|Flat Head Syndrome|
|After the Birth|
|Cows Milk Allergy|
|Stillbirth And Neonatal Death|
|Food Glorious Food|
|Health and Illness|
|Money, Money, Money|
|Twins and Multiples|
|Hair and Beauty|
|8 Out Of 10 Mums Say|
Ringworm is a fungal infection common in children that presents as a rash of ring shapes on the chest, back, stomach, thighs or scalp.
Ringworm on the scalp can often be confused with cradle cap as it has a similar appearance. The ring-shaped rashes that appear on the body in ringworm are usually crusty on the outside and smoother in the middle. It can be quite itchy but not usually painful. The fungus responsible for ringworm is the same one that causes athlete's foot.
Ringworm is contagious and the infection usually enters through open skin (from a cut/eczema etc). It can be spread by infected people, animals, contaminated soil or sheets, clothes or toys that have been in contact with the fungus. Sharing a hairbrush can pass scalp ringworm from one person to another and other potential risky areas are swimming pools and communal showers.
Ringworm can be treated with an antifungal cream that can be bought over-the-counter. Ask the pharmacist for advice when purchasing antifungal cream. You should choose one with one or two per cent clotrimazole or miconazole. Before applying the cream properly test a little bit on a small portion of your baby's skin to make sure it's suitable to use. If your baby's skin reacts to the cream, go to the doctor who can offer an alternative cream.
Once you have a suitable cream for your child, rub it over and around the infected area twice a day. Carry on using the cream for at least a week after the rash has cleared. After applying the cream make sure you wash your hands to avoid spreading the infection.
Scalp ringwork can be trickier to treat with cream but you can get medicated shampoos and antifungal tablets so see your doctor for advice.
The infection should clear within about four weeks. If it persists you should take your child to the doctor.
Tips to Avoid Spreading InfectionThoroughly wash your hands after applying cream to a child infected with ringworm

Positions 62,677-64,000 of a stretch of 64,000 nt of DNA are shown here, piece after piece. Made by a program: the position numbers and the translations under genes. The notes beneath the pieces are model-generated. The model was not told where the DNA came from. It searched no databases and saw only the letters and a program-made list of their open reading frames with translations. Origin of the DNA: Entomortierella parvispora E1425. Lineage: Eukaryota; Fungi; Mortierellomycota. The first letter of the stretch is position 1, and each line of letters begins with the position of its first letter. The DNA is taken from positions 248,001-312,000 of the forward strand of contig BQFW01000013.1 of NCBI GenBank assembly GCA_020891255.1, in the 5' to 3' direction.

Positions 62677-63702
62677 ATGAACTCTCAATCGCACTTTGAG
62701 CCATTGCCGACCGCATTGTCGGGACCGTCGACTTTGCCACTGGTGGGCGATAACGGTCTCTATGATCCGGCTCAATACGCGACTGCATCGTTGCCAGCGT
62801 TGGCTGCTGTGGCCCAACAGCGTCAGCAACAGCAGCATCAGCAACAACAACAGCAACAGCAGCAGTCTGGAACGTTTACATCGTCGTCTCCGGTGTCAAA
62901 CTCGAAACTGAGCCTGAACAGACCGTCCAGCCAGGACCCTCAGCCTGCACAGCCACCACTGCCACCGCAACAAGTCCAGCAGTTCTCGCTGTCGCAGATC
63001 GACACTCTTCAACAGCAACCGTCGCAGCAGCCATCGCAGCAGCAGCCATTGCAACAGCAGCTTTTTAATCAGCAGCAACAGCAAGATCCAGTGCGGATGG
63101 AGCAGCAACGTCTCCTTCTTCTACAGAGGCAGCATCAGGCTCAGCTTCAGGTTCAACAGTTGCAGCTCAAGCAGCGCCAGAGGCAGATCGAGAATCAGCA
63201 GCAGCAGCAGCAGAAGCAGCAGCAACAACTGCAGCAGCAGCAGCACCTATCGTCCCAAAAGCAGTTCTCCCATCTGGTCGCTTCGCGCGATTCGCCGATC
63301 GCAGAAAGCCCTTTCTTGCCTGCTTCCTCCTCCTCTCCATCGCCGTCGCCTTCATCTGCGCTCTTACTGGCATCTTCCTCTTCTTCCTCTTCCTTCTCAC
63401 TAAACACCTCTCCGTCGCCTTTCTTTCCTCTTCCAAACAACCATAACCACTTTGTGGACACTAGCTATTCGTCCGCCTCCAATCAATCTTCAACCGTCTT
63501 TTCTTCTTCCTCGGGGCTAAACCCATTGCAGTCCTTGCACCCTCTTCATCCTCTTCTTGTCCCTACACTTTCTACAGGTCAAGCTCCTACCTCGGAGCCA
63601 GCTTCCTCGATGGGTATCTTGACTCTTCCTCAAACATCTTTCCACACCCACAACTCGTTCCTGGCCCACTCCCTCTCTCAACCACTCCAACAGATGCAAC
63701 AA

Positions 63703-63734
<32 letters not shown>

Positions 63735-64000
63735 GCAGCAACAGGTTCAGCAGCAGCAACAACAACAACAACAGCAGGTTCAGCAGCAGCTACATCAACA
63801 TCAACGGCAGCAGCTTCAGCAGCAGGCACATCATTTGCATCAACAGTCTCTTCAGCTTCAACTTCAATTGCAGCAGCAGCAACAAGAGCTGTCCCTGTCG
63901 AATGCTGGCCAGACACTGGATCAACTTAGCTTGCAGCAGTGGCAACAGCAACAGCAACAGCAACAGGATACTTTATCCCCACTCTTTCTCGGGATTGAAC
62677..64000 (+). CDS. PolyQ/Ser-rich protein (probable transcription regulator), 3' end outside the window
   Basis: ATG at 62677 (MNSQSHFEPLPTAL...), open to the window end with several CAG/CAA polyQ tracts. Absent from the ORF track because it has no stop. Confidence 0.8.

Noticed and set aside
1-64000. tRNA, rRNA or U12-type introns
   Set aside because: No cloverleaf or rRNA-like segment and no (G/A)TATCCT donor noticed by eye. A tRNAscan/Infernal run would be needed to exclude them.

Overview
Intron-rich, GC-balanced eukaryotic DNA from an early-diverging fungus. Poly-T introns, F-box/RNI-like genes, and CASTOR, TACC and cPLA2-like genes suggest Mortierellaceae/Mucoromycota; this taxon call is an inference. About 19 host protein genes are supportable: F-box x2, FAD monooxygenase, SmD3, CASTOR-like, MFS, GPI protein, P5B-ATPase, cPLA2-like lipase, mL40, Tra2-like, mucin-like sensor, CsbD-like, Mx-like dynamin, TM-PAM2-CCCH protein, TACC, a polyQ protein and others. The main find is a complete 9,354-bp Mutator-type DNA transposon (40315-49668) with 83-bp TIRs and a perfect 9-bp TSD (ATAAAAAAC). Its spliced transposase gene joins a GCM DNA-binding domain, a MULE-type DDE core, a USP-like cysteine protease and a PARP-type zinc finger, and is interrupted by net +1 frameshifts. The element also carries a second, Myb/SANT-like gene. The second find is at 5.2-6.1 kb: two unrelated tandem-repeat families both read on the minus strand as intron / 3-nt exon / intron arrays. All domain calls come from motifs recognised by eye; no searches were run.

Keep your infected baby's towels, sheets and toys separate to others and wash them regularly
Dress your baby in loose fitting clothes
Keep your baby's fingernails cut short so they don't scratch and aggrevate the infection
If your pet has crusty patches of skin you should take it to the vet as this is a sign of ringworm
Throw away any hairbrushes you think may be infected
Treat all family members with antifungal shampoo if your baby has scalp ringworm
Ringworm is usually harmless but in some cases it can lead to a secondary infection, which you made need antibiotics to treat.
The Volkswagen Golf Estate
The Volkswagen Golf is a dinosaur! It's been around since the beginnings of time, back when Pterodactyls flew the skies and men in their 30s wore platform shoes and high-waisted trousers.
Nappies and Numbers
Two weeks Paternity Leave didn't add up to enough for numbers man Daniel Wilson so he went solo and now has two babies in his life: his daughter and his company.
The Volvo C30
Volvo's 'Baby' Coupé, the C30 was about to change our minds about what a good small car could do.
Sweet Lunchbox Treats
With the summer holidays drawing to a close, back to school preparations are well under way and soon every weekday, 5 million children's lunchboxes will be prepared in British homes.
The New Kia Sorento
I clearly remember a few years back when I first drove a Kia Sorento. It was big, heavy and was obviously built around a more utilitarian design philosophy.
Getting the Hang of Motherhood Takes up to 2 Years
The feeling of being overwhelmed, nervous and scared will be very familiar to many new parents.
Choosing a funeral director for the funeral